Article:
As public information campaigns go, Gov. Kim Reynolds’ PSA encouraging all Iowans to do their part in slowing the spread of COVID-19 is a solid entry.
However, the governor has drawn criticism that it’s too late and would have been useful weeks or even months earlier, before COVID-19 cases began their recent spike to previously unseen levels in Iowa.
Reynolds recently announced the public information campaign, which will include public service announcements to be broadcast on Iowa television and radio stations, and published in newspapers across the state. Reynolds did the smart thing by partnering with the Iowa Broadcasters Association and the Iowa Newspaper Association, which will help ensure the message reaches to all corners of the state.
During a news conference this week, Reynolds unveiled one of the TV ads that is a part of the campaign. The ad hits the right notes: it reminds Iowans to take the simple steps of wearing face masks, social distancing, washing hands, and staying home while sick, and it reminds Iowans the health of everybody is at stake.
The ad (youtu.be/U7umw8kY8jY) also uses a smart mix of spokespeople to deliver that message. It features current and former state leaders of varied political stripes. They include Reynolds, a Republican, and former Gov. Tom Vilsack, a Democrat. It features medical workers from the CEO level (University of Iowa Hospitals & Clinics CEO Suresh Gunasekaran) and the front lines (Test Iowa nurse Katie Witt). It features an Iowa sports legend, former college wrestling coach Dan Gable. And it features a well-known every-man, Carson King, who used his sudden social media fame to donate $3 million to the University of Iowa Children’s Hospital.
“COVID-19 isn’t stronger than Iowans’ resolve to overcome it,” Reynolds says in the ad. “Let’s step up and stop the spread together.”
Perhaps the video will resonate with Iowans, especially those who may have been treating COVID-19 with a more cavalier attitude. Hopefully it has an impact in slowing the virus’ furious spread through the state.
Perhaps, as critics say, it would have been effective earlier this year, before the virus began spreading at an exponential and deadly rate. Maybe it would have helped lessen that sudden explosion.
What if this campaign would have been put together in April or May? Maybe it would have resonated with Iowans then, causing more people to be more considerate about their everyday behaviors and how they impact the virus’ spread. And maybe the sudden surge we’re seeing would not be so severe.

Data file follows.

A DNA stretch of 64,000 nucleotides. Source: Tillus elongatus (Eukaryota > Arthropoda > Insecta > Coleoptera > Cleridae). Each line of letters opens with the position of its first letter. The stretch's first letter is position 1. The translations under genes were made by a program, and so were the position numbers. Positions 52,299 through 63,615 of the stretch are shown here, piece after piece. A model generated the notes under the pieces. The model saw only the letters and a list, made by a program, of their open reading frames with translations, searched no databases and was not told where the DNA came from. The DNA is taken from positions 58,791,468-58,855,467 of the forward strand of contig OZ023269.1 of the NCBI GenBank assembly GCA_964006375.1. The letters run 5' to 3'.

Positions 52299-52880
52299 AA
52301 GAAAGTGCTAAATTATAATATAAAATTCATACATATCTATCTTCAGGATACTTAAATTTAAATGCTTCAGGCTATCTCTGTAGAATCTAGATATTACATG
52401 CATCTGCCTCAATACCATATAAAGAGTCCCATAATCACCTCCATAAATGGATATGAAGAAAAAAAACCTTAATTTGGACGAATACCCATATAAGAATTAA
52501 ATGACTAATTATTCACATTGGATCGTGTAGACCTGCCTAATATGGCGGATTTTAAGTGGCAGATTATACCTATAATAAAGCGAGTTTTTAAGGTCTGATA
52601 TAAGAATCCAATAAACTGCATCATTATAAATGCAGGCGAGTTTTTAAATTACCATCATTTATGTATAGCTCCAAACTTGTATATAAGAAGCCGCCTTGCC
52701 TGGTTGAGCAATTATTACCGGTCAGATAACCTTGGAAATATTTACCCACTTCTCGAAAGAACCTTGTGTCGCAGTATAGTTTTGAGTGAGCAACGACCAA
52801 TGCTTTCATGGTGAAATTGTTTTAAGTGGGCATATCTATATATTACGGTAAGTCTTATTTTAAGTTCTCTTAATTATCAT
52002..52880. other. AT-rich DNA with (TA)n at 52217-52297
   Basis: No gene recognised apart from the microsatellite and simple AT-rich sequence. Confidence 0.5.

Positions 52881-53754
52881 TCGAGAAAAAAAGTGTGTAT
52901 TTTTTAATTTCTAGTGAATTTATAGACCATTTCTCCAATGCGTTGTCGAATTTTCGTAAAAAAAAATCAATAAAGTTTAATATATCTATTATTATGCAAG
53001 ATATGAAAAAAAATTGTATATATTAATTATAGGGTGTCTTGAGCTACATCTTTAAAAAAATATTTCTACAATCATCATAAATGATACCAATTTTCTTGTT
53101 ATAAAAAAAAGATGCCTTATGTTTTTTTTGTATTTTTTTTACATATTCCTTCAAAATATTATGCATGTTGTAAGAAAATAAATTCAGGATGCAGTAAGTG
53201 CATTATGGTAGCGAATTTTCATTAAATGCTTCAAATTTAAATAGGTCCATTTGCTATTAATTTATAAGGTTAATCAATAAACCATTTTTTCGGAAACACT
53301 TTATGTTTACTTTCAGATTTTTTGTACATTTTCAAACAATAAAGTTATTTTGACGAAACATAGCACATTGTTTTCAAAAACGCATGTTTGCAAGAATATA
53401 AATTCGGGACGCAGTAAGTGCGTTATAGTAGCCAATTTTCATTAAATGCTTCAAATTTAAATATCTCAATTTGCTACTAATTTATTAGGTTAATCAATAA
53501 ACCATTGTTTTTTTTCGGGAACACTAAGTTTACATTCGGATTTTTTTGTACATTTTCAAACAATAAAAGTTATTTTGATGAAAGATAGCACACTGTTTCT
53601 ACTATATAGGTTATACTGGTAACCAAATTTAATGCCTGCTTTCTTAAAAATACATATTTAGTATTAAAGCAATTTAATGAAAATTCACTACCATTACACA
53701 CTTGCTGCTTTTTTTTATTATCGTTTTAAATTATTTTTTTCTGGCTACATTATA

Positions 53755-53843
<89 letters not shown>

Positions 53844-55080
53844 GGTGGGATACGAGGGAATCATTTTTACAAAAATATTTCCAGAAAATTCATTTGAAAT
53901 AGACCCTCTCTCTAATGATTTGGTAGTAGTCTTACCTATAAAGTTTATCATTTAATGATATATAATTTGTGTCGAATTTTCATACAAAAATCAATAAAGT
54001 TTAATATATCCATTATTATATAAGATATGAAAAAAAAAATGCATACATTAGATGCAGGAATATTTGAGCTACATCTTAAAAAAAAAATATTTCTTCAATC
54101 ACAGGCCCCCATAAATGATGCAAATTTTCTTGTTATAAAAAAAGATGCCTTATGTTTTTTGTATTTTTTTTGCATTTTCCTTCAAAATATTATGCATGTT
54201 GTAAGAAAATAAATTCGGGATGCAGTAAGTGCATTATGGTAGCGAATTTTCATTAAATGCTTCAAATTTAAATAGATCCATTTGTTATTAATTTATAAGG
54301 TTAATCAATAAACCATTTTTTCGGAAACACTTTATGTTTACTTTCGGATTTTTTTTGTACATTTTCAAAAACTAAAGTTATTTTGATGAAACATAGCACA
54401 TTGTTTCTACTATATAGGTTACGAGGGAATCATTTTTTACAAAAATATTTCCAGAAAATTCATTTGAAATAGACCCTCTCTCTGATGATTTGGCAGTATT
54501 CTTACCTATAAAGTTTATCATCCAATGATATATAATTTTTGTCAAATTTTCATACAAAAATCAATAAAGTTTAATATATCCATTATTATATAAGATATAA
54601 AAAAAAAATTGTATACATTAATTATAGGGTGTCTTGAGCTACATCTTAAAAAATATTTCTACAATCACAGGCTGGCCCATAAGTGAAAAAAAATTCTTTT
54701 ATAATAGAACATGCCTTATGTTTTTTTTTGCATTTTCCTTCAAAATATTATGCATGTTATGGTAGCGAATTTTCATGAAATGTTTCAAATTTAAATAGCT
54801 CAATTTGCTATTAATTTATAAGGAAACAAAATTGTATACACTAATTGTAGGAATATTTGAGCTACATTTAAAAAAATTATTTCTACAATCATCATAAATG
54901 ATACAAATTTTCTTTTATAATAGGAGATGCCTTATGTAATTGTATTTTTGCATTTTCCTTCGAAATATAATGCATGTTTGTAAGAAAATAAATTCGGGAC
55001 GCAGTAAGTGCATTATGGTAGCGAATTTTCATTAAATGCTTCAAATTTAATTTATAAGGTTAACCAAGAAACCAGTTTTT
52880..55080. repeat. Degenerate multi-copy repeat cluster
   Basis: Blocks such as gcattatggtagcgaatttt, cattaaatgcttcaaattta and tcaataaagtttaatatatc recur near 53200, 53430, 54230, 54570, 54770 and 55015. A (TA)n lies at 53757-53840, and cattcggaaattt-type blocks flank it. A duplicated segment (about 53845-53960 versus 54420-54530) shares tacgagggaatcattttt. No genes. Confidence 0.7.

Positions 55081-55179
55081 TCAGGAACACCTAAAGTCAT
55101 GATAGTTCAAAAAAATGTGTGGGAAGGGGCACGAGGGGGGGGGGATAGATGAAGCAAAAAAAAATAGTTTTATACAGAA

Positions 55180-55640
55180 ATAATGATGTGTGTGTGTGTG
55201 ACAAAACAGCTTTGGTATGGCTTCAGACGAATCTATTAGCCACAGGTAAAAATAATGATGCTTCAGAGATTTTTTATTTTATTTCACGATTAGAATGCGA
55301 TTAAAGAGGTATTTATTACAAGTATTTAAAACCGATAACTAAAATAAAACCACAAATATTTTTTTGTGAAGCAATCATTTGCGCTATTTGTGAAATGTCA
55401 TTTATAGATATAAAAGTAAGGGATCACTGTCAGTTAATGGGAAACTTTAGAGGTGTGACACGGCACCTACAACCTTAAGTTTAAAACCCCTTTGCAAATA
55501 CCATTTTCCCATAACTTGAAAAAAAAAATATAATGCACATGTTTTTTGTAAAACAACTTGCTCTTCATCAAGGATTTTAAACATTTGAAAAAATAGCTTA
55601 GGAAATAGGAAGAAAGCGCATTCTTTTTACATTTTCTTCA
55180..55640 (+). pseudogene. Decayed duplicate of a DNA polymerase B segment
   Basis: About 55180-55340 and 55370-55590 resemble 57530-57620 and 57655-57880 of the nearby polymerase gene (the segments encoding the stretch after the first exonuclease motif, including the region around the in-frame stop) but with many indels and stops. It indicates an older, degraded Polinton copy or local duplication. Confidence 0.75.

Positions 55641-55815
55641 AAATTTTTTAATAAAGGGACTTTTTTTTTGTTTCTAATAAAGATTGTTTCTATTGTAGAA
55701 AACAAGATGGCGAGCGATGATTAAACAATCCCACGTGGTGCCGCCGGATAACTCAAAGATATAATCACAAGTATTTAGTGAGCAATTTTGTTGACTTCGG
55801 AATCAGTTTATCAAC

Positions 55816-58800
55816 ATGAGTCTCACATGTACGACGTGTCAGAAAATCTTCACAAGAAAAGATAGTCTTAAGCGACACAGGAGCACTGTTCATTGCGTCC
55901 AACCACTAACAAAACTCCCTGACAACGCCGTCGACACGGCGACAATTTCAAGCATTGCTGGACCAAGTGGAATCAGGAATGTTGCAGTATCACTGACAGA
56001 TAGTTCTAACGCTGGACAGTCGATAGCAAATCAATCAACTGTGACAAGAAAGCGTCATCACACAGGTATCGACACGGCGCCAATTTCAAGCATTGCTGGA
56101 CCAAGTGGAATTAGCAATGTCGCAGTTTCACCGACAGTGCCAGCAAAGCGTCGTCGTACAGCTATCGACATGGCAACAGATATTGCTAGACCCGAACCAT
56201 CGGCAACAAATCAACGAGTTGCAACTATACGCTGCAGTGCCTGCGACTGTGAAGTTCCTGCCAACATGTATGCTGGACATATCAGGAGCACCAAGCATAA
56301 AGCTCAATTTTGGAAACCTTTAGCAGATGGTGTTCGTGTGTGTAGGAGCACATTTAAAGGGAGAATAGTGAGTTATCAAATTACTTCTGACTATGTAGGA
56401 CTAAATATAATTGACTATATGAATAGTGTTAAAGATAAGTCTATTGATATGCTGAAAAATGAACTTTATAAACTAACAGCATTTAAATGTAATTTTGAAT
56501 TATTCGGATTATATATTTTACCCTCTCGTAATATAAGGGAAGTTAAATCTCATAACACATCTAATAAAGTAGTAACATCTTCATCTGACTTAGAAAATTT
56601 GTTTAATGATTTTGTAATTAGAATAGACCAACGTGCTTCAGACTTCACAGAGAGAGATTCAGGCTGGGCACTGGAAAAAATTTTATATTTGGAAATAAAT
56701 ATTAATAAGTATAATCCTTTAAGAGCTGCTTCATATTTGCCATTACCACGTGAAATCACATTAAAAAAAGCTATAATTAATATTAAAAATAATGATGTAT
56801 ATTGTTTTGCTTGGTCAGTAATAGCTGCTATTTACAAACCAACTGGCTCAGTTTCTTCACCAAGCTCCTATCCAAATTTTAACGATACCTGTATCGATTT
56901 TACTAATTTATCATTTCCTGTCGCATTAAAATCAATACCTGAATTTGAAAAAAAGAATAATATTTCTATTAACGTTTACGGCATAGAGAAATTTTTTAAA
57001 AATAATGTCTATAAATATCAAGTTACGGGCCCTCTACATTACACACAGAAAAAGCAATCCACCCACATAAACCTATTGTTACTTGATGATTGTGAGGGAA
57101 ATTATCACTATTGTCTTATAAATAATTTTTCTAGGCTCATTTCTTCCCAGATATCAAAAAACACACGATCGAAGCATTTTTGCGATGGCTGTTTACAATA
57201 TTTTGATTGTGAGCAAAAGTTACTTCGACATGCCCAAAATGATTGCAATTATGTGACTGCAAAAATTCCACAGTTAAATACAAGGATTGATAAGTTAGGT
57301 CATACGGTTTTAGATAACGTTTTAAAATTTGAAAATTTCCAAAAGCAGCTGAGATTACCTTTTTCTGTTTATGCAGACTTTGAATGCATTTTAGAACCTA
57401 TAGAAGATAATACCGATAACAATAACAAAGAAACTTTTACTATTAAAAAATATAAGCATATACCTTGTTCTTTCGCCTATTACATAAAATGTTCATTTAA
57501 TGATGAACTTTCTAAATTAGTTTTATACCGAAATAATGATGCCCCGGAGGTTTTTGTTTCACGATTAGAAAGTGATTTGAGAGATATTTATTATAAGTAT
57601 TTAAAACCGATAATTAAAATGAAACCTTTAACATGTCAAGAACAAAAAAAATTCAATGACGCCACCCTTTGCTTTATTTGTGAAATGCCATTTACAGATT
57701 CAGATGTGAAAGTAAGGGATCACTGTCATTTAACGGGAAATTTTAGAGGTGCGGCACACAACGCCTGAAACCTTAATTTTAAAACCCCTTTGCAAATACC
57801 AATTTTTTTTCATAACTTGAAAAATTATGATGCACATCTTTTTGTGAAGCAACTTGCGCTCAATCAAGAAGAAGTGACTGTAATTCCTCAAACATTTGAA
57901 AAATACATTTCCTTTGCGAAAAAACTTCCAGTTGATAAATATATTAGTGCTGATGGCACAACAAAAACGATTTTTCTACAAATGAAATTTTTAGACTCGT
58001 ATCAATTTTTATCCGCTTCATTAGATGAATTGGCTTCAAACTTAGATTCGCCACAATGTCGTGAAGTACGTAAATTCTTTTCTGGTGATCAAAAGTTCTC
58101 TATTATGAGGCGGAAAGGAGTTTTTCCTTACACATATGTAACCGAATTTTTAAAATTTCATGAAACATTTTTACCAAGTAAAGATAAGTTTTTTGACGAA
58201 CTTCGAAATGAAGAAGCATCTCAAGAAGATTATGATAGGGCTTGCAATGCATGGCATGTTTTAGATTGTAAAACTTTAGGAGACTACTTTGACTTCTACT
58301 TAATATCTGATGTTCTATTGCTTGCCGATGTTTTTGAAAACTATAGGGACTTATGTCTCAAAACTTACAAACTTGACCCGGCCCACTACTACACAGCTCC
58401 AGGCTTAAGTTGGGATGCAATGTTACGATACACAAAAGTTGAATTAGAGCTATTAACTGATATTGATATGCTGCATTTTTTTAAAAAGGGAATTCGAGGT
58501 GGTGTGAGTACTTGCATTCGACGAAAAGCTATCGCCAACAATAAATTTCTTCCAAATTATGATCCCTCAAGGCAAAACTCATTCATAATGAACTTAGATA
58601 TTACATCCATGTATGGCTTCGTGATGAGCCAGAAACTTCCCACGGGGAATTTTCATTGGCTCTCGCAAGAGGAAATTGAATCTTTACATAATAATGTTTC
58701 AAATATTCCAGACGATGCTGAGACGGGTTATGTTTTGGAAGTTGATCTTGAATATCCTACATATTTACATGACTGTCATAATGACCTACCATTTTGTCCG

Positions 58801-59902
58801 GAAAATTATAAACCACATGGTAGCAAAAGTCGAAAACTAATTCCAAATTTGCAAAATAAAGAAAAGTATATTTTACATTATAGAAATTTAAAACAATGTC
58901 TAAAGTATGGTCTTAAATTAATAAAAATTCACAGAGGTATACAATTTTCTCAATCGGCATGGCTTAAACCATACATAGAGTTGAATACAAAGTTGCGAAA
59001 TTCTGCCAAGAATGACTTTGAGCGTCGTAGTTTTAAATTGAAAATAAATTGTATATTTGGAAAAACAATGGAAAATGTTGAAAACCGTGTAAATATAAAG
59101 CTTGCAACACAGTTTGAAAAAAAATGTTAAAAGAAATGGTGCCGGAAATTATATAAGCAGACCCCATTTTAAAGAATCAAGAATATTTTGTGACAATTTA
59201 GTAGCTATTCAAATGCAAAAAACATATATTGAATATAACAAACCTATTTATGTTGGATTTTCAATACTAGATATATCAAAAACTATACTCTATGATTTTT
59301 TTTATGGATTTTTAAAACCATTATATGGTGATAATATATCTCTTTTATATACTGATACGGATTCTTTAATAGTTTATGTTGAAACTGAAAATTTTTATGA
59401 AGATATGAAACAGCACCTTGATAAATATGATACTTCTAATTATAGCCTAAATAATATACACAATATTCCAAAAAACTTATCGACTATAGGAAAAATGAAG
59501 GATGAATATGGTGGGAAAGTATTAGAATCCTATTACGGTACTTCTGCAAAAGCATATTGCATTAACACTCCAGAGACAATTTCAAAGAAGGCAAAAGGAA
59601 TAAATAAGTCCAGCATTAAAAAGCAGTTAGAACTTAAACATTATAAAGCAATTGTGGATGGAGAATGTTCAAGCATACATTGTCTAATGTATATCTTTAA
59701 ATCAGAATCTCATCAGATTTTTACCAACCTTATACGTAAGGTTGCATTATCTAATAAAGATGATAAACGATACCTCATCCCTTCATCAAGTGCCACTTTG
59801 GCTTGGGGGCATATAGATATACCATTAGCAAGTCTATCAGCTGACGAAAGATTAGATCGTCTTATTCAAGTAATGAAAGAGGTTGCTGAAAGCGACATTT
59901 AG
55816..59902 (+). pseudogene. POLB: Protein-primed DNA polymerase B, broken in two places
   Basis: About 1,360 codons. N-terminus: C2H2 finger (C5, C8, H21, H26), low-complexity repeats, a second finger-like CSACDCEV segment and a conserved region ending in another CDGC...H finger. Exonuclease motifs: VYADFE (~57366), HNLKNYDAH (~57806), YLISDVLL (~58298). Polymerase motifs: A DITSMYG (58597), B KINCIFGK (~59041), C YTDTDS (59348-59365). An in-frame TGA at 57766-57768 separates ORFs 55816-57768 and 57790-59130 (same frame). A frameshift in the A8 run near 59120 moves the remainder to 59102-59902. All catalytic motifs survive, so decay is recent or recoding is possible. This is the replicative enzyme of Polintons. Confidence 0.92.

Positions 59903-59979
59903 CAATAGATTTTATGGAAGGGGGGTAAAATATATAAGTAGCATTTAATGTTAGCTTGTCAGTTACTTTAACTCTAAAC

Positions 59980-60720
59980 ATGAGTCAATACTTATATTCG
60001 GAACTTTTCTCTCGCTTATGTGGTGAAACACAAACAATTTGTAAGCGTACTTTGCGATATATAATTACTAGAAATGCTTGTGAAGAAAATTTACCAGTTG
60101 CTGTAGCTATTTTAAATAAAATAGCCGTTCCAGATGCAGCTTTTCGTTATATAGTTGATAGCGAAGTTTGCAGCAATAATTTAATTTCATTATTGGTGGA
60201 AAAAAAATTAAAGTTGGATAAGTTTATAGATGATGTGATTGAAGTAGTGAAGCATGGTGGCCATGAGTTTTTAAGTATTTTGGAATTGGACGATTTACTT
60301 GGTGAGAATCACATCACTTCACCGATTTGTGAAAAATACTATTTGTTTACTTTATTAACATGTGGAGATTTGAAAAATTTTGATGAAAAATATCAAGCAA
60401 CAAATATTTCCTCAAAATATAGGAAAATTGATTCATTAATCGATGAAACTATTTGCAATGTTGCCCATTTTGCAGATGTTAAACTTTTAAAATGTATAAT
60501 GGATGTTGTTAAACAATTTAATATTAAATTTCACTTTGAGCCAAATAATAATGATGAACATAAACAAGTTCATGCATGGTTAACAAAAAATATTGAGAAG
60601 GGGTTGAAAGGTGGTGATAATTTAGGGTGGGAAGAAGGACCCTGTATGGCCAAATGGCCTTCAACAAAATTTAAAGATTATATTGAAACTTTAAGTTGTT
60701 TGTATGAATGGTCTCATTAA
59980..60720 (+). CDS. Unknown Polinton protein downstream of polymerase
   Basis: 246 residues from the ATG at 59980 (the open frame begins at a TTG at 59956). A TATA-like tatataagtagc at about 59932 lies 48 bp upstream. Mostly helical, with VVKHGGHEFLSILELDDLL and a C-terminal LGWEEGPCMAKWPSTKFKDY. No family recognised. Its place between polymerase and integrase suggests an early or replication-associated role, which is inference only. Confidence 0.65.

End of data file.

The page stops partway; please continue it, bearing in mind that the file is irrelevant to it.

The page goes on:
It has been severe. In Iowa over the past month, the 14-day average number of new cases has quadrupled, the number of daily hospitalizations has tripled, and the 14-day average of new deaths has doubled.
The virus is spreading in Iowa at a rate not seen before during the eight-month pandemic.
Some are still learning
Something that was said during a news conference this week by Dr. Caitlin Pedati, the state epidemiologist, bears repeating and highlighting.
“We want to just make sure that people understand it’s still important to keep yourself away from others if you have COVID, and to keep yourself away from others if you’ve had a COVID exposure. Because that really does help limit that spread,” Pedati said.
As reported out of that news conference, at the eight-month mark of a global pandemic that has claimed the lives of more than 2,100 Iowans and more than 250,000 Americans, Pedati apparently felt compelled to remind people who are infected with this virus that they need to distance themselves from others.
That people still need this reminder right now is not a good look, and perhaps helps explain the recent explosion in COVID cases, hospitalizations and deaths.
— Erin Murphy covers Iowa politics and government for Lee Enterprises. His email address is email@example.com. Follow him on Twitter at @ErinDMurphy.
Catch the latest in Opinion
Get opinion pieces, letters and editorials sent directly to your inbox weekly!